July 3, 2002
2003 Forester performs well in low speed IIHS crash tests
Arlington, VA – In low-speed crash tests conducted by the U.S. Insurance Institute for Highway Safety (IIHS), three of four small SUVs performed poorly. The bumpers on the redesigned 2003 Subaru Forester performed well, preventing extensive damage in 5 mph impacts. However, the bumpers on three other new or redesigned small sport utility vehicles – the 2002 model Saturn VUE, 2002 Land Rover Freelander, and 2002 Honda CR-V – allowed excessive damage. The performances of the CR-V and Freelander were especially poor.
Average damage per test ranged from about $350 for the Forester to more than $1,600 for the CR-V and Freelander. The four impacts conducted by the IIHS to assess how well bumpers prevent damage in low-speed collisions are:
- front- and rear-into-flat-barrier
- front-into-angle-barrier and
These tests reflect a range of low-speed impacts that are common in commuter traffic and parking lots.
The Forester’s front and rear bumper systems include energy-absorbing foam, and the front bumper has two aluminum bars to absorb energy (most passenger vehicles have one bar). Steel extensions at the ends of the top bumper bar spread protection to the corners of the Forester. The result was a lot less damage to the Forester than to the other small SUVs in the Institute’s four bumper tests.
“Subaru is working to improve the bumpers on its vehicles to reduce damage in minor impacts. This, in turn, should reduce the cost and inconvenience for consumers involved in low-speed collisions. The new Forester’s bumpers are a big improvement over those on the predecessor design, which we rated marginal with an average of $584 damage per 5 mph crash test. In contrast, the redesigned Forester sustained $355 damage per test,” says Institute chief operating officer Adrian Lund.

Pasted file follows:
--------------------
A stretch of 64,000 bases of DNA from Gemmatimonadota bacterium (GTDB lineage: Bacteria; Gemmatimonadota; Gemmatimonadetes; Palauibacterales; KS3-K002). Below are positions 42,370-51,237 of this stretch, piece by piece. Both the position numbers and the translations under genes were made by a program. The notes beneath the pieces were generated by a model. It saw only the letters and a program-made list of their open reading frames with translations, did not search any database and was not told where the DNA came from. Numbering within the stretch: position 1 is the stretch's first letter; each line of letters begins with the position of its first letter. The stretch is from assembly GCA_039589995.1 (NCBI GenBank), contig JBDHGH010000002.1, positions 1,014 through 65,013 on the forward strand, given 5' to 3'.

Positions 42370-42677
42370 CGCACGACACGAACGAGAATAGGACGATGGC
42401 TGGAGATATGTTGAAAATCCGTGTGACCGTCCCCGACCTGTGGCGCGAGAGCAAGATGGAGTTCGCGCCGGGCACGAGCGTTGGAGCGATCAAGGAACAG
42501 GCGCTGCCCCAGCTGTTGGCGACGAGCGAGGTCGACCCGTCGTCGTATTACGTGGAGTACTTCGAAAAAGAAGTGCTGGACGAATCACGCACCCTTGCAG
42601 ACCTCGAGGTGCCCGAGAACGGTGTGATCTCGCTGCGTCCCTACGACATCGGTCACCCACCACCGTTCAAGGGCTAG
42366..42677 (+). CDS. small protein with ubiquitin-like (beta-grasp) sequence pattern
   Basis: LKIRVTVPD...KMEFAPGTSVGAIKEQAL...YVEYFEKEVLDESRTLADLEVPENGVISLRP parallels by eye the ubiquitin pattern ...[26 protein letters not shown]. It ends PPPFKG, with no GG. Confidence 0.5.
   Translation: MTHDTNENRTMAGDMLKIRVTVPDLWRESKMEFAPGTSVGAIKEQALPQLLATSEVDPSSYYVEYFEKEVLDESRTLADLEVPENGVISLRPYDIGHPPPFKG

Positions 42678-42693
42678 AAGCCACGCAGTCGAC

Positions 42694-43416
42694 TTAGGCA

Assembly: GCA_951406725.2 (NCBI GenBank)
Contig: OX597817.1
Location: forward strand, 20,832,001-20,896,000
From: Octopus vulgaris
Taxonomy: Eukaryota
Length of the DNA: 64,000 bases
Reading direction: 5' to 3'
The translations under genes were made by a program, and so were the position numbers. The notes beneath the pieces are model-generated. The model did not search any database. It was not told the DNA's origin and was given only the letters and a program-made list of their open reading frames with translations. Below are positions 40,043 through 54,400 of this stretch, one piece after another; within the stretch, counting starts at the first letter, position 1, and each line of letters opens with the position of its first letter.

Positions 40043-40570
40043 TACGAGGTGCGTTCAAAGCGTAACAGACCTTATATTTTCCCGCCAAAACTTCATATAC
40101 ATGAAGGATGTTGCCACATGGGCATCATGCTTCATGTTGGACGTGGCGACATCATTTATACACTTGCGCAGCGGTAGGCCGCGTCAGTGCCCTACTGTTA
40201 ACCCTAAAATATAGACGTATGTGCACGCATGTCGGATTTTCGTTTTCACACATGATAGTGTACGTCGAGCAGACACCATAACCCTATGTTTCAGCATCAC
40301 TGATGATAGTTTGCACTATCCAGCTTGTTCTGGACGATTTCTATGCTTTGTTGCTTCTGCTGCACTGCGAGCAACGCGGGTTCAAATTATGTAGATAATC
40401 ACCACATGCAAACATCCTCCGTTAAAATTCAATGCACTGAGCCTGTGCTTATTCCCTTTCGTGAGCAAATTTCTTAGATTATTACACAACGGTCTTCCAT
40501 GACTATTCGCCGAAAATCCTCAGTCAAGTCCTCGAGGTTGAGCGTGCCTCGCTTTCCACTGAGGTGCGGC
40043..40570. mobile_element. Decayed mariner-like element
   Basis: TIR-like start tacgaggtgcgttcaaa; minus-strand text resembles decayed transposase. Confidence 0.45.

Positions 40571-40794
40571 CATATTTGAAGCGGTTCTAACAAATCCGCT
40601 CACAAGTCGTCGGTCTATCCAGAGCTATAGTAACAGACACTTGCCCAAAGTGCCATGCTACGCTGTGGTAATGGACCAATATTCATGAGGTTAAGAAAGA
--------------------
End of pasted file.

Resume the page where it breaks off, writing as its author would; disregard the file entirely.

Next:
Subaru also is paying attention to the cost of repairing the Forester when it does get damaged. Initially this manufacturer was going to sell some bumper parts – the rear bumper bar and two brackets – only as a package for $199, which would have meant repair shops needing a bracket would have to buy the bar, too. But after reviewing the Institute’s test results, Subaru agreed to ‘unbundle’ the parts to lower the repair costs. Now the brackets can be purchased for $18 apiece. “This is what all manufacturers should do – work to both reduce the damage that occurs in low-speed impacts by improving the bumper designs and lessen the cost of fixing the damage that does occur,” Lund says.
In contrast to the Forester the Honda CR-V and Land Rover Freelander sustained four times as much damage as the Forester in the Institute’s 5 mph tests. One contributor to the high repair costs is that, like a lot of SUVs, these two have spare tires mounted on the tailgates, and the tires extend beyond the bumper systems. “The spare essentially serves as the bumper, and it doesn’t bump very well,” Lund points out.
The Freelander has a flimsy rear bumper bar and no foam at all to absorb crash energy. In both rear tests at 5 mph, the rear door was damaged beyond repair. Replacement of the door and glass, which shattered, cost more than $1,000. The electric motor that operates the rear window also had to be replaced ($337 for the part alone), and fender damage had to be repaired after the rear-into-flat-barrier test. Total damage exceeded $2,000 after each of the rear tests, flat-barrier and pole.
The CR-V’s performance was even worse. It sustained more than $2,500 damage in each of the two rear impacts.
“The spare tires mounted on the backs of the CR-V and Freelander were driven into the rear bodies of these vehicles. This is an unacceptable way to design any vehicle because it all but assures that expensive damage will occur in minor bumps,” Lund says, adding that “the worst news is from the rear-into-flat-barrier tests. This is a very minor impact because the energy is spread across the whole rear of the vehicle. Any vehicle should routinely withstand this test unscathed, but the Freelander and CR-V each sustained thousands of dollars worth of damage.”
The same two SUVs turned in poor front-into-angle-barrier test performances. The Freelander’s hood and front fenders were pushed out of line, and there was safety-related damage – a broken headlight. The CR-V’s headlight was damaged in the same test, and there was costly-to-fix damage to the car body.
Overall, the CR-V sustained about $6,600 damage in the Institute’s four bumper tests, nearly double the total damage sustained by a 1998 CR-V in the same tests. “When Honda redesigned the CR-V, the manufacturer obviously didn’t care about the bumpers. The result is that CR-V owners can expect a lot of costly damage, even in minor bumps,” Lund says.
The Saturn VUE sustained a total of $3,389 damage in all four tests conducted by the Institute, well below the Freelander and CR-V, but high enough to earn a rating of ‘poor’ in the tests conducted by the IIHS.